No Tech? No Worries. How Visit Seattle Markets the City Through the People Who Live There

Out in Seattle celebrates city’s vibrant LGBTQ culture

Comedian Robin Cloud lives it up in Seattle. Visit Seattle / Vox Creative
Headshot of Doug Zanger

For a number of years, Visit Seattle’s approach to marketing can be described as both unique and ambitious. Filmmaking, and leaning on a wide range of talent both in and outside the market to tell the city’s story, has proven to be a boon for The Emerald City.

Past campaigns include Seattle icons like Dave Grohl, the city’s highly-lauded chefs and filmmakers that use the city’s canvas to dig far more in-depth than one would expect. Since pivoting to this approach in 2015 with indie shop PB&, over 70 million minutes of Visit Seattle content has been watched on YouTube alone and 2017 became a record year for visitors (almost 40 million) to Seattle.

“Crowdsourced,” a more recent project continues the spirit of Pacific Northwest adventure and is a partnership between Visit Seattle, the agency and Vox Creative. The premise of the campaign tips its hat to the relatively recent past—where people relied on getting around without the aid of technology but instead through the collective help and expertise of locals.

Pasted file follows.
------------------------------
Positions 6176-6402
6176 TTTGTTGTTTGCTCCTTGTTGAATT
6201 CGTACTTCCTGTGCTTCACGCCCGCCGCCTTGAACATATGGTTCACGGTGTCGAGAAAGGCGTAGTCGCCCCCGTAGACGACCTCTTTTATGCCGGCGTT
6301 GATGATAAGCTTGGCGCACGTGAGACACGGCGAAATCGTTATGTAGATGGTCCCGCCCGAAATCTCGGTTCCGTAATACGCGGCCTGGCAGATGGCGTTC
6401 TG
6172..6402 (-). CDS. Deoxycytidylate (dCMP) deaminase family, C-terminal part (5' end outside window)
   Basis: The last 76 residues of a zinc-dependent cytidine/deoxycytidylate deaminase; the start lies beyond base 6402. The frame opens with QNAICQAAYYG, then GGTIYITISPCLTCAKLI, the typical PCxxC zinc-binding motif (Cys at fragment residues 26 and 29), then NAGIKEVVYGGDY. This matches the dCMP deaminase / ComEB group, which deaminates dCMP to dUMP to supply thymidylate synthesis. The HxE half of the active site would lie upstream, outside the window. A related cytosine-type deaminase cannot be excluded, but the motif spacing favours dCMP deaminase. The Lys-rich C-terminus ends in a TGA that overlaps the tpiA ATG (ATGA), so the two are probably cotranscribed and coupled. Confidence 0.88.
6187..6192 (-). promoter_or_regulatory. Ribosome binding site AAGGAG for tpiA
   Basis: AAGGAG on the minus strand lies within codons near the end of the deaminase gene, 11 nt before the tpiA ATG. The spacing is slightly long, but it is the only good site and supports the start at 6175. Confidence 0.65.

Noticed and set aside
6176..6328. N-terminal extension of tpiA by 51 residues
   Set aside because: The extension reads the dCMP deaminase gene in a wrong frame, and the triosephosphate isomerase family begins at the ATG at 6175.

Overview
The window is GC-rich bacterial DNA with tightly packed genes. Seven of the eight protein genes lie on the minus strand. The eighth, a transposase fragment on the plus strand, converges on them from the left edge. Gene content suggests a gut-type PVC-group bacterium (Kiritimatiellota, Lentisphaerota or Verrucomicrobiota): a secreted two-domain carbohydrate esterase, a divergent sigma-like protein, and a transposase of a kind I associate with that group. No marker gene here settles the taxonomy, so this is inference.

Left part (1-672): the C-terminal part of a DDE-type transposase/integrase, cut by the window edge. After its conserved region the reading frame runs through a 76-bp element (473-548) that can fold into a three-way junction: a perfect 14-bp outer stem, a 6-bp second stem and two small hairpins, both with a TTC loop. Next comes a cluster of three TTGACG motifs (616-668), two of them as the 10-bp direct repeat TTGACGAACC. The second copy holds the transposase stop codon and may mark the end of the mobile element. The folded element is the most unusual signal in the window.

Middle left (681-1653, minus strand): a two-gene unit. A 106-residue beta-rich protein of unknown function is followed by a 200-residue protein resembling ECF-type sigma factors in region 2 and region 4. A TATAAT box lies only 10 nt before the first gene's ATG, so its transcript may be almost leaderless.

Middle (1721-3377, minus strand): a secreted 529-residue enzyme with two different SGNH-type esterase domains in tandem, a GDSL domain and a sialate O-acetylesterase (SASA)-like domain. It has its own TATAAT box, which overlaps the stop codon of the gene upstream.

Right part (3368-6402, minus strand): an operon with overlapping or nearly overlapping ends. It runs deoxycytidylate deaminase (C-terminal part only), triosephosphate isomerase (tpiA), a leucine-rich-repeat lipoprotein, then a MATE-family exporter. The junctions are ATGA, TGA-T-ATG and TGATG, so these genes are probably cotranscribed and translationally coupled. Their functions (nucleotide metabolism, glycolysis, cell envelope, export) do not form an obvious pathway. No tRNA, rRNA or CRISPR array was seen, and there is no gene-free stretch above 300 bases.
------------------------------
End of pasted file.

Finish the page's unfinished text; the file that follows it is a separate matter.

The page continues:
The first series, which debuted in April, found Mike Greenfield of the Brooklyn-based Brothers Green Eats taking a culinary tour created by the generosity and passion of Seattleites. In the latest iteration that came out Friday in celebration of Pride Month, New York-based comedian, writer and filmmaker Robin Cloud makes her way around the city’s vibrant LGBTQ scenes, among the most active and welcoming in the country.

On her journey, she finds legendary spots like Wildrose, one of the country’s longest-running lesbian bars, and a newer gay bar, Queer/Bar that reminded Cloud, “of the bars I’ve visited on Fire Island.” Cloud also gets to know famed drag performers Kitten N’ Lou, the dance troupe Whim W’Him—and gets active at The Sweatbox yoga studio and with Quake Rugby, a primarily gay men’s team in the city.

The content includes a video and a handy map to navigate all of the places Cloud visited.

Overall, it’s a joyous and fun romp through the eyes of a geographical outsider but also another reminder of the kindness of people tucked away in this beautiful corner of the world.

“Everyone was so nice and friendly to me as I was walking around,” Cloud said. “People were so generous with their time in guiding me through the city.”


@zanger doug.zanger@adweek.com Doug Zanger is a senior editor, agencies at Adweek, focusing on creativity and agencies.
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